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Ford to reinvent sluggish minivans
New models are key to rescue plan

January 20, 2006



The Ford Fairlane concept vehicle debuted at the 2005 North American International Auto Show. (Photo by Autoweek)

The dramatic rescue plan Ford Motor Co. is to announce Monday is expected to include a number of new vehicles to fix its flagging brands, including a radical new direction for its minivans.

Ford is likely to move away from the traditional minivan look epitomized by its slow-selling Ford Freestar and Mercury Monterey minivans, according to company and industry experts familiar with the plan.

It will replace them with one or more new vehicles similar to the Fairlane concept wagon that won wide praise at the 2005 North American International Auto Show in Detroit.

The Fairlane could go into production at Ford's assembly plant in Oakville, Ontario, as soon as next year.

The Fairlane won praise for its combination of car-like looks with the practical three-row seating that has made minivans the vehicle of choice for a generation of U.S. families.

Ford expects the production Fairlane to match a minivan's interior space and kid-hauling capability in a stylish package that will appeal to more buyers.

The concept vehicle featured a large and luxurious interior and was clearly destined for production.

The Fairlane will probably share its structure with a new family of full-size vehicles in the works for several of Ford's brands, including Volvo and Lincoln.

Ford also is developing at least one new full-size luxury sedan for its Lincoln brand, and a smaller Lincoln sport sedan is likely.

In addition, Ford has five new midsize vehicles coming from the program that produced its new Fusion sedan and the Edge SUV the company unveiled last week at the auto show in Detroit.

Ford executives have repeatedly said that the Way Forward plan will present a wide-ranging strategy that not only includes cost-cutting measures, such as closing plants, but initiatives to improve the automaker's products.

"I think it'll be a little bigger than most people expect," David Cole, an industry expert who runs the Center for Automotive Research in Ann Arbor, said Thursday. "I think this is a very important time, and maybe the most important time at Ford Motor Co. in the past 50 years. They have to get this right."

Although most of the discussion about Ford's plans have focused on which plants it will close, ending production of slow-selling models -- like the Freestar and Monterey -- would also be a big step in the right direction. But even at this late date, not all decisions have been made.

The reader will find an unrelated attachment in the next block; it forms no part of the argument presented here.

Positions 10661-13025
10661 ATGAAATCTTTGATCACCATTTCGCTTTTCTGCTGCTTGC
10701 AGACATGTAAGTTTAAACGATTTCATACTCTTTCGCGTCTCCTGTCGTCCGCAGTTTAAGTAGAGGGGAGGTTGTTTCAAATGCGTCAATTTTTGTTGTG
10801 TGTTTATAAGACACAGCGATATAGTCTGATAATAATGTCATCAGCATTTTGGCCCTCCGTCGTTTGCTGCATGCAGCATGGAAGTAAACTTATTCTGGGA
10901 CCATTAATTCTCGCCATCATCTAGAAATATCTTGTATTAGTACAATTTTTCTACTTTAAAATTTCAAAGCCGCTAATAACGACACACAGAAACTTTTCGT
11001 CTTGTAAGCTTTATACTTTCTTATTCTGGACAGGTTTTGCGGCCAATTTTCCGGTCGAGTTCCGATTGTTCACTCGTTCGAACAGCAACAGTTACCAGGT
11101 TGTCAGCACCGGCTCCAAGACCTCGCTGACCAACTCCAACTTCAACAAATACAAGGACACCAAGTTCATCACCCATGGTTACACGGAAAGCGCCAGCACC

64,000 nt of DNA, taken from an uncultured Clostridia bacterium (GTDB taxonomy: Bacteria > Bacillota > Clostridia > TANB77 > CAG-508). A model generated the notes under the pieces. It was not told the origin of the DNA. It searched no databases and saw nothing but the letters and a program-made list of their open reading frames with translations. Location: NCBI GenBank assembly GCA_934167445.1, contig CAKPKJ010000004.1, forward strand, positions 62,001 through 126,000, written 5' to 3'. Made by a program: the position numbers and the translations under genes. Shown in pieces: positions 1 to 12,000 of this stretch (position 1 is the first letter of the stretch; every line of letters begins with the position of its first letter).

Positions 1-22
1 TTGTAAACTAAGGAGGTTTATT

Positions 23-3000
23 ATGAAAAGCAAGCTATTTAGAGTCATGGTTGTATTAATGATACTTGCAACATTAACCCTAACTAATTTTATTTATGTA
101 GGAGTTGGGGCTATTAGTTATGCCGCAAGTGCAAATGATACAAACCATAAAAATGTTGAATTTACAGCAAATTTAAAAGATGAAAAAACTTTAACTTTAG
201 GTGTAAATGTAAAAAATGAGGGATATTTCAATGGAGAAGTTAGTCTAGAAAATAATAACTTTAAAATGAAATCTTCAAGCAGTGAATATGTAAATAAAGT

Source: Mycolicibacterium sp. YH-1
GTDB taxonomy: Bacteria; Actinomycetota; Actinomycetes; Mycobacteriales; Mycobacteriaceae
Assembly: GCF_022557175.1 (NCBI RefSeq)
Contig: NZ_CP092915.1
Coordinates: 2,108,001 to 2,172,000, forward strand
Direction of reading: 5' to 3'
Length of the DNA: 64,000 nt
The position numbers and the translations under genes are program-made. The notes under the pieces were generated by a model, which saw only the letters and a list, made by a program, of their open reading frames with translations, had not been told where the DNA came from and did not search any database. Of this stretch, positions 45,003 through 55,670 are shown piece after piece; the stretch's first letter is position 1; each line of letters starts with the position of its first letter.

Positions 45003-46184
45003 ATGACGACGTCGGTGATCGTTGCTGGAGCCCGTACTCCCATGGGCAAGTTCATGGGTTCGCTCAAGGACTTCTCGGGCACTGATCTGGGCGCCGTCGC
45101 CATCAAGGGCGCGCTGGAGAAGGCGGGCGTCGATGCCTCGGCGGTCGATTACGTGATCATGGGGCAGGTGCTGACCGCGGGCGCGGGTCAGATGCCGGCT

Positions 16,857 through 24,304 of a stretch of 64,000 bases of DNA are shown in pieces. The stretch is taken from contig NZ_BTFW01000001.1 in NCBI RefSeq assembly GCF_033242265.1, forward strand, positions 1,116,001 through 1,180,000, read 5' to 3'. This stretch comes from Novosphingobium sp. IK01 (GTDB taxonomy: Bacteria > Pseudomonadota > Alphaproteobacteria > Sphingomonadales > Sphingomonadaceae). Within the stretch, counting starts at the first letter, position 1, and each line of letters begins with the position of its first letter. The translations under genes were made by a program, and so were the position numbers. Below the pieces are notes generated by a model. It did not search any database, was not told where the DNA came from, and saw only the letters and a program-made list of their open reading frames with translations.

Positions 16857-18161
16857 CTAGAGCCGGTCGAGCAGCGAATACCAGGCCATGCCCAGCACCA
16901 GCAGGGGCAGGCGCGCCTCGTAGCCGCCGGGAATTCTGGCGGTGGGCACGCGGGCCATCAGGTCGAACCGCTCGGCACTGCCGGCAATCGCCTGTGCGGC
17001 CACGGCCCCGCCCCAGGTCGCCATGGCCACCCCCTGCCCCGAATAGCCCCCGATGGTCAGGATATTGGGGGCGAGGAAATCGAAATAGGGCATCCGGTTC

"The situation is still fluid" as to which plants and vehicles will go, a source familiar with the discussions said Thursday.

Ford executives have said they believe a vehicle like the Fairlane could become the defining entry in the fast-growing market for family transportation that combines the practicality of a minivan with the styling and upscale appeal of SUVs like the Lexus RX330.

Ford's current minivans have struggled since the Freestar and Monterey debuted in 2003. Panned for lackluster styling and a paucity of new features, the two minivans have never been as popular as the Ford Windstar model they replaced.

Combined sales of the Freestar and Monterey were a paltry 85,751 last year, making Ford virtually irrelevant in a minivan market dominated by models like the Chrysler Town & Country, Dodge Grand Caravan, Honda Odyssey and Toyota Sienna.

The minivans' failure is a particularly bitter disappointment to Ford.

The automaker regularly sold more than 200,000 Windstars annually. The Windstar won five-star crash ratings and became so successful that Chrysler Group executives privately admitted they feared it could displace their models as industry leader.

Ford squandered that strength with a number of product-planning mistakes. It missed out on the move to add dual sliding doors, which cost it sales.

In addition to the Fairlane, Ford has a new flagship luxury sedan in the works for its Lincoln brand. That car will look a lot like the MKS concept car at the current auto show and will share its basic engineering with the new Volvo S70 sedan that goes on sale in Europe later this year.

Lincoln also is reportedly developing a compact sport sedan based on the phenomenally popular Ford Mustang.

Ford, which made $1.9 billion through the first nine months of 2005, has refused to comment on speculation about which plants it might close, causing anxiety to mount in cities where tens of thousands of workers build Ford cars, trucks and auto parts.

Union workers are planning to gather in plants across the country Monday morning to learn the fate of their facilities on a telecast from Dearborn.

Analysts say they expect Ford to close four or five of its 18 assembly plants in North America as well as several plants that build parts.

While there is disagreement among the experts, most of the attention has focused on assembly plants in Wixom; St. Louis; St. Paul, Minn.; Atlanta, and Cuautitlan, Mexico.
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